“When justice is impossible, because savage force rules
Isn’t our duty to oppose, not stay tyranny’s rules?”
– Jyoti, The Village
Adapted from Lope de Vega’s Fuenteovejuna by April De Angelis, and transported to contemporary India, Nadia Fall directs The Village – on at Royal Stratford East until 3rd October 2018 – which opens her inaugural season as Artistic Director of the theatre.
The Village tells the story of Jyoti (Anya Chalotra), a beautiful, witty and apparently disillusioned woman who, surrounded by the knit community of Sahaspur, lives a relatively quiet life: hard work, simple pleasures and live off the earth. When Farooq (Scott Karim), a Muslim idealist fellow villager, confesses his love to her, celebrations begin. But corruption, violence and brutality linger around them, because The Inspector (Art Malik), who satisfy is desires with the women of the village, unpunished, makes of Jyoti his most craved price. When Farooq takes a stand to protect the woman he loves, the situation unravels, violence spreads and the women of Sahaspur plot their revenge…
Set in contemporary India, The Village fearlessly explores themes such as rape, torture, police brutality, corruption and religion, and drags the audience into a powerful and often painful journey into women’s life. Intense, brilliantly written, directed and acted, the play pulses of an unsung rage and confronts the audience and civil society with a difficult question: “Are we supposed to submit to evil?” asks Jyoti in the closing scene “Obeying the law of a lawless devil?”.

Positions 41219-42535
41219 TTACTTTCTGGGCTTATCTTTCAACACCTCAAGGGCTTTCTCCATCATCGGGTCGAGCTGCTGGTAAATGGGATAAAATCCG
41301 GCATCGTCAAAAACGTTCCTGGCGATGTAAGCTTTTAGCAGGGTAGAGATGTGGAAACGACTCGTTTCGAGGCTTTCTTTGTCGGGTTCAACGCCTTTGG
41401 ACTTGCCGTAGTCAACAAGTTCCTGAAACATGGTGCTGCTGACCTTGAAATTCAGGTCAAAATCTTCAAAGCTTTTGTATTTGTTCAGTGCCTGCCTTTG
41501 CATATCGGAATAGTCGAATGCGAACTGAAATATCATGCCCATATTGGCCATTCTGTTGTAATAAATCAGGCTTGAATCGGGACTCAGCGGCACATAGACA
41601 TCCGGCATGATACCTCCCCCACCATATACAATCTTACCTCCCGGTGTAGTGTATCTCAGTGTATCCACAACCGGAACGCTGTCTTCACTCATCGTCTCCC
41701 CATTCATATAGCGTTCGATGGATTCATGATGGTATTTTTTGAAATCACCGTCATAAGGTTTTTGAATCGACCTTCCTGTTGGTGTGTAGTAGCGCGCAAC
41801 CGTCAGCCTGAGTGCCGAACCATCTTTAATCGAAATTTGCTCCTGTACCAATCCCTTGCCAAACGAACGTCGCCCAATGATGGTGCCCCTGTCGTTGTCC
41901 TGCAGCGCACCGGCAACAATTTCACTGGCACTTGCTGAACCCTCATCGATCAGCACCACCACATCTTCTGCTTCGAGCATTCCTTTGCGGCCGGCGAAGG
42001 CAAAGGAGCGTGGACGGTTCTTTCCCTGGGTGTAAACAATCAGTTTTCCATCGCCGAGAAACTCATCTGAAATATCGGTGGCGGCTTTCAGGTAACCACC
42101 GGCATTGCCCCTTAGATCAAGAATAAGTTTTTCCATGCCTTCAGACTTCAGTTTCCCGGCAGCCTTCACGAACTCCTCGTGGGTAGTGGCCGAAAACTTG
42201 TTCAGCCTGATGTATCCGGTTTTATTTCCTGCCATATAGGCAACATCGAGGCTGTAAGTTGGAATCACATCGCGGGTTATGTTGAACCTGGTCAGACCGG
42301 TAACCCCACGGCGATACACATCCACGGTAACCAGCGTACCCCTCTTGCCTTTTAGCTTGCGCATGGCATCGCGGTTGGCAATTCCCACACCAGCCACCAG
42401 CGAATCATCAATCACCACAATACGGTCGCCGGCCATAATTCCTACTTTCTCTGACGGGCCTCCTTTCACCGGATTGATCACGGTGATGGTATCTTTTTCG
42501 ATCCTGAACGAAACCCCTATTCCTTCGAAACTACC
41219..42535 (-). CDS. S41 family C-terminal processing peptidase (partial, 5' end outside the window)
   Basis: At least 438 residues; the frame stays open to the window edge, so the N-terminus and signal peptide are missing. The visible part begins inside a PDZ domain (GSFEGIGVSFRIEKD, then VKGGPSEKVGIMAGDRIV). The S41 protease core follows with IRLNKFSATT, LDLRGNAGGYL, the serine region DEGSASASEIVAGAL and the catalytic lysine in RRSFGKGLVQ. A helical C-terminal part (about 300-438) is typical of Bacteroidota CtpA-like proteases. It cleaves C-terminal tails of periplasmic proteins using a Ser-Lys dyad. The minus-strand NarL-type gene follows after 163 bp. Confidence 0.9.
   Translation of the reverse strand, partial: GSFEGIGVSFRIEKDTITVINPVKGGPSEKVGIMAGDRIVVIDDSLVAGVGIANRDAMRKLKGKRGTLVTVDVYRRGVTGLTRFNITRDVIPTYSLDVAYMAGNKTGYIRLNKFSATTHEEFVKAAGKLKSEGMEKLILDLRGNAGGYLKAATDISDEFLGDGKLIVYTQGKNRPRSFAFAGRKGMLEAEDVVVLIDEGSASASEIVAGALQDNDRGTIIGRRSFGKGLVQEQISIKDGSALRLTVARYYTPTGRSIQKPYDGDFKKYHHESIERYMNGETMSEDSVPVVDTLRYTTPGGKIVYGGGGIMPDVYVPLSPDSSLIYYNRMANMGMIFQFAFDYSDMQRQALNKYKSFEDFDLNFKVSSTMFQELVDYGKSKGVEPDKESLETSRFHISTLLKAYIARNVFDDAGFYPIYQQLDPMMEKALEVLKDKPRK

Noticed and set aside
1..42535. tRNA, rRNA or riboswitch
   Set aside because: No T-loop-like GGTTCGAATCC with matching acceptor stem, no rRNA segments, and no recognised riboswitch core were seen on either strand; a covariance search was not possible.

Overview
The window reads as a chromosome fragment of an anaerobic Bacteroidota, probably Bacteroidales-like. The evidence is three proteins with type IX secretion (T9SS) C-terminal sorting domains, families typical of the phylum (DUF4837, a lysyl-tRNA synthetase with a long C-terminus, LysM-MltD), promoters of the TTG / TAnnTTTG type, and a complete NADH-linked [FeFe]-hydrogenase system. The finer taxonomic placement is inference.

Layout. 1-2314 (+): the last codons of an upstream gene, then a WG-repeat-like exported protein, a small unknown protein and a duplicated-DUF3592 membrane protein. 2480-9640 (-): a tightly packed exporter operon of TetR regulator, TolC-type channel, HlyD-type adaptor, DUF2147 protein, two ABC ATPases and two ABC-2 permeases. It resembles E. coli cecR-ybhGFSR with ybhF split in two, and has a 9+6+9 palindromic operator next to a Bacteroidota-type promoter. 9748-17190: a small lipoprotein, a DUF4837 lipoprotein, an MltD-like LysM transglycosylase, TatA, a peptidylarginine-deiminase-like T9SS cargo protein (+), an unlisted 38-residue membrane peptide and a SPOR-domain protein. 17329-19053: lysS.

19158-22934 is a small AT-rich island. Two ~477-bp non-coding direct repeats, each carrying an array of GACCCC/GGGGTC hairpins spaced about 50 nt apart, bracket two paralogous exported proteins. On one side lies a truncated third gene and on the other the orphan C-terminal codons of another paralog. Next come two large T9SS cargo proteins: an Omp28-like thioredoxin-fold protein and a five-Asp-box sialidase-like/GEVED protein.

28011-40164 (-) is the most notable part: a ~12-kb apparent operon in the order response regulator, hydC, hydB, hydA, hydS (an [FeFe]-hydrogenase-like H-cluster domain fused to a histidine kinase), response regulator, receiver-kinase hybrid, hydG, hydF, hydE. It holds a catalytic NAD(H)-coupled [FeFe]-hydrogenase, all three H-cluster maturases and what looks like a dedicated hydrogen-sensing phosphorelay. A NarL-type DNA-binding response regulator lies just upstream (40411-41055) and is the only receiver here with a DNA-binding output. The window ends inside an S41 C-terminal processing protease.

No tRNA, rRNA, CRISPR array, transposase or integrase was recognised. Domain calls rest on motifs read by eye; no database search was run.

When justice is stained with violence and corruption, is it not out duty, as citizens, to fight for what’s right?
By condemning violence against women, police brutality and corruption in India, The Village gives voice to a complex and horrific epidemic of hatred and fear, a system fuelled with greed and intolerance that finds its roots in inequality and capitalism and spreads its branches in every aspects of social life.
When corruption and abuse lie at the very core of a system supposedly designed to protect the vulnerable but ends up being the very tool through which that corrupt power manifests itself and mercilessly rules, unity is the only weapon left to the powerless.
Sahaspur becomes the epitome of the oppressed who stand and face the power with the only tool left to them: numbers.
Sahaspur becomes a mantra, a code, a metaphor and a chant for freedom.
When hope is lost, and darkness lingers, remember Sahaspur, remember its meek people who turned into an army and defeated the venomous power of tyranny and impunity.
Masterfully crafted and intensely felt, The Village reminds us of a system that’s unfair, of the victims of these system, who are the most vulnerable.
But in never ceases to remind us that no matter how powerless we might feel, nobody can free us but ourselves. We are, and we’ll always be, the sole agents of our own liberation. The Village is on until Sat 6 Oct. Get your tickets here now!
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